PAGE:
Hodar History, Family Crest & Coats of Arms
Hodar is an Anglo-Saxon name. The name was originally given to a maker of hoods. It was originally derived from the Old English hod, which meant "hood." Thus, the original bearer of the name was a maker of hoods. 
There are a two alternate origins. The name may also be of a local derivation. There was a small hamlet in Yorkshire called Hodd. 
And another sources notes the name may have been for a "dweller by the River Hodder, [in Lancashire] spelt Hoder, Hodre, in the 14th century." 
Early Origins of the Hodar family
The surname Hodar was first found in Essex where John le Hodder was listed in the Curia Regis Rolls for 1220. We did find an interesting entry pointing to the aforementioned occupational origin, John Hoder who is also called Hodmaker and Hodman in Colchester, Essex in 1361. 
Exploring the Yorkshire origin, one source notes "it is evident that it must be looked for in Yorkshire,"  and to underscore this claim the Yorkshire Poll Tax Rolls of 1379 included: Anabilla de Hodre; and Isabella de Hedre, as holding lands there at that time.
Early History of the Hodar family
This web page shows only a small excerpt of our Hodar research. Another 104 words (7 lines of text) covering the years 1220, 1279, 1361, 1661, 1661, 1666, 1661, 1664, 1672, 1681, 1685, 1693, 1697, 1702 and 1739 are included under the topic Early Hodar History in all our PDF Extended History products and printed products wherever possible.
Hodar Spelling Variations
One relatively recent invention that did much to standardize English spelling was the printing press. However, before its invention even the most literate people recorded their names according to sound rather than spelling. The spelling variations under which the name Hodar has appeared include Hodder, Hoddar, Hooder, Hoder, Hoader, Hoodar and others.
Early Notables of the Hodar family (pre 1700)
Notables of this surname at this time include: James Hodder (fl. 1661), English arithmetician, a writing-master, with a school in Tokenhouse Yard in Lothbury, in 1661. "After the fire of 1666, he removed to Bromley-by-Bow, where he kept a boarding-school, but subsequently returned to Lothbury. He was first known as the author of ‘Hodder's Arithmetick,’ a popular manual upon which Cocker based his better known work. The two...
Another 67 words (5 lines of text) are included under the topic Early Hodar Notables in all our PDF Extended History products and printed products wherever possible.
Migration of the Hodar family to Ireland
Some of the Hodar family moved to Ireland, but this topic is not covered in this excerpt.
Another 33 words (2 lines of text) about their life in Ireland is included in all our PDF Extended History products and printed products wherever possible.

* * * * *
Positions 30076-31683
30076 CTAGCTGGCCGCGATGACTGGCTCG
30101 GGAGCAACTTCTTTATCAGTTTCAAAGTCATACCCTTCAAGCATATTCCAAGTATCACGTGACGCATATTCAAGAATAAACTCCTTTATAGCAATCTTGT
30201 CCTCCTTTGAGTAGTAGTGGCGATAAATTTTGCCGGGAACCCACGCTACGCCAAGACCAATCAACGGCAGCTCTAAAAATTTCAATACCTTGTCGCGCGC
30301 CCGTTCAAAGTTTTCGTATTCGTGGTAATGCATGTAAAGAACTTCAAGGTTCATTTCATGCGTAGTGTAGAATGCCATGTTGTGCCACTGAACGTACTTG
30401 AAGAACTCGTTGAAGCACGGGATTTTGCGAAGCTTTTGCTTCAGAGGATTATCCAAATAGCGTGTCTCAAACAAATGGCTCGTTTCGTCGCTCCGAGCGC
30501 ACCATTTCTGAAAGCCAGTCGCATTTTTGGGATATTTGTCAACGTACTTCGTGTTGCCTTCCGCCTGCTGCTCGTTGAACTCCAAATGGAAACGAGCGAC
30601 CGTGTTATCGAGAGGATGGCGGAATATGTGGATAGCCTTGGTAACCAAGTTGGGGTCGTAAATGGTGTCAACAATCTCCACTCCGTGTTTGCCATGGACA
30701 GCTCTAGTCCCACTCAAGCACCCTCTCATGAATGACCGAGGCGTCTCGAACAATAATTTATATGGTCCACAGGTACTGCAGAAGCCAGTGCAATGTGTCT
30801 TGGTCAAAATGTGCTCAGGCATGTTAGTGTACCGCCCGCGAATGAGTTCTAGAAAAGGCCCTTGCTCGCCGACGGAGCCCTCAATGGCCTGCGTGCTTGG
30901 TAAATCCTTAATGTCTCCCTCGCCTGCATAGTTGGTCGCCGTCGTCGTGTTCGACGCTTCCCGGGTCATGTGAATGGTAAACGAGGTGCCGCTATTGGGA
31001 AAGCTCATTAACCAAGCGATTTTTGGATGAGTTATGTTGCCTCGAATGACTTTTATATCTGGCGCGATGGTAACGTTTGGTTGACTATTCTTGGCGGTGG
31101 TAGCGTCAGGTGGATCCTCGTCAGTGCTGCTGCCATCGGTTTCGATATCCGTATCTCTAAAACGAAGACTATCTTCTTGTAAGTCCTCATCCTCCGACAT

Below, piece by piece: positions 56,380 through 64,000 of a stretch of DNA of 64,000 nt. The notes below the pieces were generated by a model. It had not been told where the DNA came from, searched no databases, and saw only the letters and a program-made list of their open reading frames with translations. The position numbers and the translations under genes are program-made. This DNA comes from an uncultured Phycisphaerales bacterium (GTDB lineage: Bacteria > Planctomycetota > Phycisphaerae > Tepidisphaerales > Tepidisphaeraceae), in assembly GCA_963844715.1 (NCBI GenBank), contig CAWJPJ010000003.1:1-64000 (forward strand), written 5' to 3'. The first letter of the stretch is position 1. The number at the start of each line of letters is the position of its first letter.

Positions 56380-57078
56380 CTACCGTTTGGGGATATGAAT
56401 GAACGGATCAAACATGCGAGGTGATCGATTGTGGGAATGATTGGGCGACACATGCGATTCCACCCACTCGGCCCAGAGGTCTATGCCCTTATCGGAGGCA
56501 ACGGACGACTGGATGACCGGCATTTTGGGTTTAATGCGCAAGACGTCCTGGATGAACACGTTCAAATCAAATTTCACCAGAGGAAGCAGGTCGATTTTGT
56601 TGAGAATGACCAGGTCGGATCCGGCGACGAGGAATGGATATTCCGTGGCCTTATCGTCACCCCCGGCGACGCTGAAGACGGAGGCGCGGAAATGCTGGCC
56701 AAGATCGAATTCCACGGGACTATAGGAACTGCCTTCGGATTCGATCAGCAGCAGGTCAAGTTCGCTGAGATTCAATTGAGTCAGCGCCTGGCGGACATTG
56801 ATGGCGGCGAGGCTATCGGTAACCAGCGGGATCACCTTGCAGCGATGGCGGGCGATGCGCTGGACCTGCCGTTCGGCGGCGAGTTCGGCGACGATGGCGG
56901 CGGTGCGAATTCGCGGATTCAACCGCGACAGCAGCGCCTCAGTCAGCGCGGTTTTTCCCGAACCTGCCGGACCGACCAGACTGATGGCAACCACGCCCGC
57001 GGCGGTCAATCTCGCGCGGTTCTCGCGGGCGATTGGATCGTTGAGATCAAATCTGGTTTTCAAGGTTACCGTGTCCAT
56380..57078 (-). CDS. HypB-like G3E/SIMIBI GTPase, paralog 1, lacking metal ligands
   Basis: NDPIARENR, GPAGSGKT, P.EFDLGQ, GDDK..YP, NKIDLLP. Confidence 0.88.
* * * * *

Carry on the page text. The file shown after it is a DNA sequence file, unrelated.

Migration of the Hodar family
At this time, the shores of the New World beckoned many English families that felt that the social climate in England was oppressive and lacked opportunity for change. Thousands left England at great expense in ships that were overcrowded and full of disease. A great portion of these settlers never survived the journey and even a greater number arrived sick, starving, and without a penny. The survivors, however, were often greeted with greater opportunity than they could have experienced back home. These English settlers made significant contributions to those colonies that would eventually become the United States and Canada. An examination of early immigration records and passenger ship lists revealed that people bearing the name Hodar arrived in North America very early: Edwin Hodder brought his family to land he purchased in Pennsylvania and joined a large group of English settlers who arrived in 1635. Though Pennsylvania was the main stopping place for the Hodder name, other members of the family ventured to New York, Massachusetts, and Virginia. In Newfoundland, John Hodder settled in Trinity Bay in 1780.
|Contemporary Notables of the name Hodar (post 1700) ||+|
- José Hodar, American politician, U.S. Consular Agent in Torrevieja, 1897-98 
The motto was originally a war cry or slogan. Mottoes first began to be shown with arms in the 14th and 15th centuries, but were not in general use until the 17th century. Thus the oldest coats of arms generally do not include a motto. Mottoes seldom form part of the grant of arms: Under most heraldic authorities, a motto is an optional component of the coat of arms, and can be added to or changed at will; many families have chosen not to display a motto.
Motto: Per ignem ferris vicimus
Motto Translation: Even through fire have we conquered with our sword.
- Smith, Eldson Coles, New Dictionary of American Family Names New York: Harper & Row, 1956. Print
- Bardsley, C.W, A Dictionary of English and Welsh Surnames: With Special American Instances. Wiltshire: Heraldry Today, 1901. Print. (ISBN 0-900455-44-6)
- Harrison, Henry, Surnames of the United Kingdom: A Concise Etymological Dictionary Baltimore: Geneological Publishing Company, 2013. Print
- Reaney, P.H and R.M. Wilson, A Dictionary of English Surnames. London: Routledge, 1991. Print. (ISBN 0-415-05737-X)
- The Political Graveyard: Alphabetical Name Index. (Retrieved 2015, October 9) . Retrieved from http://politicalgraveyard.com/alpha/index.html